See the difference a professional shot makes. Top photo: We called in a pro. Bottom photo: They should have called in a pro.
Advertising has to work on every level. For many, it will be the only impression of your company or service that the consumer gets—or at least their first impression. So make the effort and investment you put into your message commensurate with the investment you’ve put into your product or service. Often times, companies will hire architects and designers for a new facility, for example, but fail to represent it accurately by saving money on the marketing. They’ll hire and train great people to deliver a good experience, but never connect them with the public due to low quality advertising.
So don’t do it. Avoid these 5 deadly money-saving ways to kill an ad campaign:
- “We saw a campaign we liked somewhere else that we’d like to copy.” Even if it were ethical to “borrow” creative, for the campaign to work everything about their market and your market would need to be the same—demographics, your own organization’s reputation, your ability to deliver on the promise, attitudes and culture.
- “We’ll take the pictures ourselves.” Unless you have a professional photographer on staff, this can be a costly mistake. We called in one of our pros to shoot the photo above to move the needle on the “Wow” factor using a myriad of technical and other tricks that could never be reproduced by an amateur. That photo projects a level of excellence for the urgent care center that can’t be put into words. You want to go there even before you read the copy.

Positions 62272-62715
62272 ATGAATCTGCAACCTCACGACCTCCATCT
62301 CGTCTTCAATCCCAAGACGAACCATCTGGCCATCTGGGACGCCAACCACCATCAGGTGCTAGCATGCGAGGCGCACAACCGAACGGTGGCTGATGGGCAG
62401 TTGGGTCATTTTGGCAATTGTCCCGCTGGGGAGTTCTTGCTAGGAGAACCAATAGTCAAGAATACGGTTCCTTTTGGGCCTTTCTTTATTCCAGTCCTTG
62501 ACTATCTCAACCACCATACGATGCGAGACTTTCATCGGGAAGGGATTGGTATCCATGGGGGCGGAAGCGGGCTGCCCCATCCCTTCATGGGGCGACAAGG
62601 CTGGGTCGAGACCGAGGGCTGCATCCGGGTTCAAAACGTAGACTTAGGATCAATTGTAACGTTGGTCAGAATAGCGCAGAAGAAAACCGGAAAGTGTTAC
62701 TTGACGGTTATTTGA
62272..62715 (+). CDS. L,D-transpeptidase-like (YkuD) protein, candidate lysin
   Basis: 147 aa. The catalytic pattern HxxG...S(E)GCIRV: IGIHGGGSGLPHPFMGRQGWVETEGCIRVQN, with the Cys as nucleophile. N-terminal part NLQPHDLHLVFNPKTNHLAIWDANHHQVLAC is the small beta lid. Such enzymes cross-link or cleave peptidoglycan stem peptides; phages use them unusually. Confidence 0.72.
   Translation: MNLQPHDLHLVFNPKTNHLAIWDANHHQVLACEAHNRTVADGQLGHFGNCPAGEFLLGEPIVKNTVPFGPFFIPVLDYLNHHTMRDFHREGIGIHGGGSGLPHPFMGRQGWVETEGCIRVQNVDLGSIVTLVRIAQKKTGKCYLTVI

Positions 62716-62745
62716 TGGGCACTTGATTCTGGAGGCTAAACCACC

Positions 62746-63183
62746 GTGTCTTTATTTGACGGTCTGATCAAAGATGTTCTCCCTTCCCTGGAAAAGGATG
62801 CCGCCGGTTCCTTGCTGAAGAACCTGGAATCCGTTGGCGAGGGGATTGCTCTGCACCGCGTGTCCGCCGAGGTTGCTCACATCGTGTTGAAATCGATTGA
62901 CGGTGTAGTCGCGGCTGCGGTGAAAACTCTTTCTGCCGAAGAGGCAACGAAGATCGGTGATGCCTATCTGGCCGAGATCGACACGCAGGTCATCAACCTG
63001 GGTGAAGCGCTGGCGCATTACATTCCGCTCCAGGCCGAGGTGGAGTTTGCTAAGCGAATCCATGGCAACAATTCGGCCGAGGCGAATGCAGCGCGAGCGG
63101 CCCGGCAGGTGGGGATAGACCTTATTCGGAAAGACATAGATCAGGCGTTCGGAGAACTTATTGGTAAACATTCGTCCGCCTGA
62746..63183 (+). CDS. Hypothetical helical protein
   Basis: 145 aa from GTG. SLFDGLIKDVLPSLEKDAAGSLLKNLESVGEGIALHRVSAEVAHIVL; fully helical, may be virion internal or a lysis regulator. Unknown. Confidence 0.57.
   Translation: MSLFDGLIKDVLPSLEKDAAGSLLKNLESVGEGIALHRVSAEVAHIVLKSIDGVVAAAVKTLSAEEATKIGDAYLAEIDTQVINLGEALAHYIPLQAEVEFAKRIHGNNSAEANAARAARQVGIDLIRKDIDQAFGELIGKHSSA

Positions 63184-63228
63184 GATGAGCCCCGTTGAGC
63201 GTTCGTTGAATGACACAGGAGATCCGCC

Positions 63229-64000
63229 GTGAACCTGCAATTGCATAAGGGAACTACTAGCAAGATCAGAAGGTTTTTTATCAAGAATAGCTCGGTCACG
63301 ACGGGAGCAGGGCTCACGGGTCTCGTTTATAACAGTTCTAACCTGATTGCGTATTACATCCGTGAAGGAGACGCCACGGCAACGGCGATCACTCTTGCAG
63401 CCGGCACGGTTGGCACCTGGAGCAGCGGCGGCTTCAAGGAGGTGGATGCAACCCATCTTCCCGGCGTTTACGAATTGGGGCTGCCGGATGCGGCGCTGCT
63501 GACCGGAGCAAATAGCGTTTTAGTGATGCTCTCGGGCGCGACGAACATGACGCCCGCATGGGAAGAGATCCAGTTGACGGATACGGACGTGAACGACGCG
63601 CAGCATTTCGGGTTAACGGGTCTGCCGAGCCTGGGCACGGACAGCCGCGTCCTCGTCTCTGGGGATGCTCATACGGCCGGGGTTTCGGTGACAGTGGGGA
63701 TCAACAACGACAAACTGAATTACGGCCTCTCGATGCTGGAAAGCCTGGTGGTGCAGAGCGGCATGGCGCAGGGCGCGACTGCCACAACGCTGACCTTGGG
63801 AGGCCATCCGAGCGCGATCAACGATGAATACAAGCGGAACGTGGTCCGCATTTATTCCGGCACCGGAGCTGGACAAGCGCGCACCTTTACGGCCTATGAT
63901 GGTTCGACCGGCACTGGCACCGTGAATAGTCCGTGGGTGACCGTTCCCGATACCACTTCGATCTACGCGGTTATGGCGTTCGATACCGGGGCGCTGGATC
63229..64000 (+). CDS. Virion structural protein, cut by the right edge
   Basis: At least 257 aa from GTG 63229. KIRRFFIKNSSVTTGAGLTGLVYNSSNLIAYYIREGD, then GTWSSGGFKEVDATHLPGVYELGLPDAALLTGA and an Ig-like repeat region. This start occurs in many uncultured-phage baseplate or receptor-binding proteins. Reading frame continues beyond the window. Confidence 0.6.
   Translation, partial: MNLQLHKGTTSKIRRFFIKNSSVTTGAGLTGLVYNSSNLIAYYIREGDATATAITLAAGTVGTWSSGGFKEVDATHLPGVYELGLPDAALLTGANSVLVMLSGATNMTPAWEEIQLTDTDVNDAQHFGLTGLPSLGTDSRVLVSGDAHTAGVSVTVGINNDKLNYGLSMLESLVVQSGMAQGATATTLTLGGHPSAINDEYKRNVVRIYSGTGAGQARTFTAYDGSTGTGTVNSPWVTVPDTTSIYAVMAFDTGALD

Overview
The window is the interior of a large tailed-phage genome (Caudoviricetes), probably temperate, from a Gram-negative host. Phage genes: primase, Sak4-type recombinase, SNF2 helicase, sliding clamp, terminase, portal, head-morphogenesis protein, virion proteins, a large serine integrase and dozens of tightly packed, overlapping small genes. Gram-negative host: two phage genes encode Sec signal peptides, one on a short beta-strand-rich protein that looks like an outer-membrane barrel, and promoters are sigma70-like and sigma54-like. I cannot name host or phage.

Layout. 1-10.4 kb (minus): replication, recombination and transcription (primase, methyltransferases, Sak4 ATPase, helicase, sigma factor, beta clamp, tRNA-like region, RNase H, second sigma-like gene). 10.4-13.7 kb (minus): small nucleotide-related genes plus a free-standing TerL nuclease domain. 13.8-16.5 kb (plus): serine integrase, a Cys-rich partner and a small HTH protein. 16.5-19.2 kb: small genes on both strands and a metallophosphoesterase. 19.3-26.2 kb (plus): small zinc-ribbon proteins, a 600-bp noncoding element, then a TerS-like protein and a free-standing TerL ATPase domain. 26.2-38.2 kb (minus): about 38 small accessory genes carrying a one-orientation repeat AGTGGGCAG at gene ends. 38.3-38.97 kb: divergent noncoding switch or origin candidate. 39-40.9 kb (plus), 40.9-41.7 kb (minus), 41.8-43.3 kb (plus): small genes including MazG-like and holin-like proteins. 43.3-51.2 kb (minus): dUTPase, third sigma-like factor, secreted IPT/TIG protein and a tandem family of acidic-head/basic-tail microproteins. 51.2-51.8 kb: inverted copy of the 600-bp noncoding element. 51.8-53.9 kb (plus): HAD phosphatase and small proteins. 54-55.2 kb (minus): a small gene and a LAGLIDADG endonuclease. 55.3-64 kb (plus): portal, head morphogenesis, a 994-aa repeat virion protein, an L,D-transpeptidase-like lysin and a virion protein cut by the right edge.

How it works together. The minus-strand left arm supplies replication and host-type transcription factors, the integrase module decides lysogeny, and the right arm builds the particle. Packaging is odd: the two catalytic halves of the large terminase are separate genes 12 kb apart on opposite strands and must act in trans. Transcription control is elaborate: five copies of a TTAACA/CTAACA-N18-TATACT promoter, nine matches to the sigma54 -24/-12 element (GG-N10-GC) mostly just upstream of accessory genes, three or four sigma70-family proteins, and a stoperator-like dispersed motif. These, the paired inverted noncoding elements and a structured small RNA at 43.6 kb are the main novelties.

- “We can’t afford a professional designer.” Companies will spend thousands of dollars on the media buy but cheat the very message by lackluster, unprofessional or simply ineffective design. Before making this decision, ask how much you’ve already invested in the product or service, and whether this relatively small investment in good design will reflect the image you’re looking for.
- “We can’t afford a professional writer.” There are all kinds of writers, and they differ in the same way there are all kinds of balls—footballs, golf balls, ball bearings—you name it. They are not interchangeable any more than a copywriter or a technical writer is. Good copy writers know how to get and keep the reader’s attention, and most importantly, how to sell.
- “We can’t afford research.” Unless you’re sure you understand the mind of your target audience, this is like buying a plane ticket to a destination without specifying the destination. Underlying any kind of creative are assumptions that, if wrong, will decimate your campaign.
If budgets are too tight, we’d recommend doing less, but doing it better. You never get a second chance to make a first impression.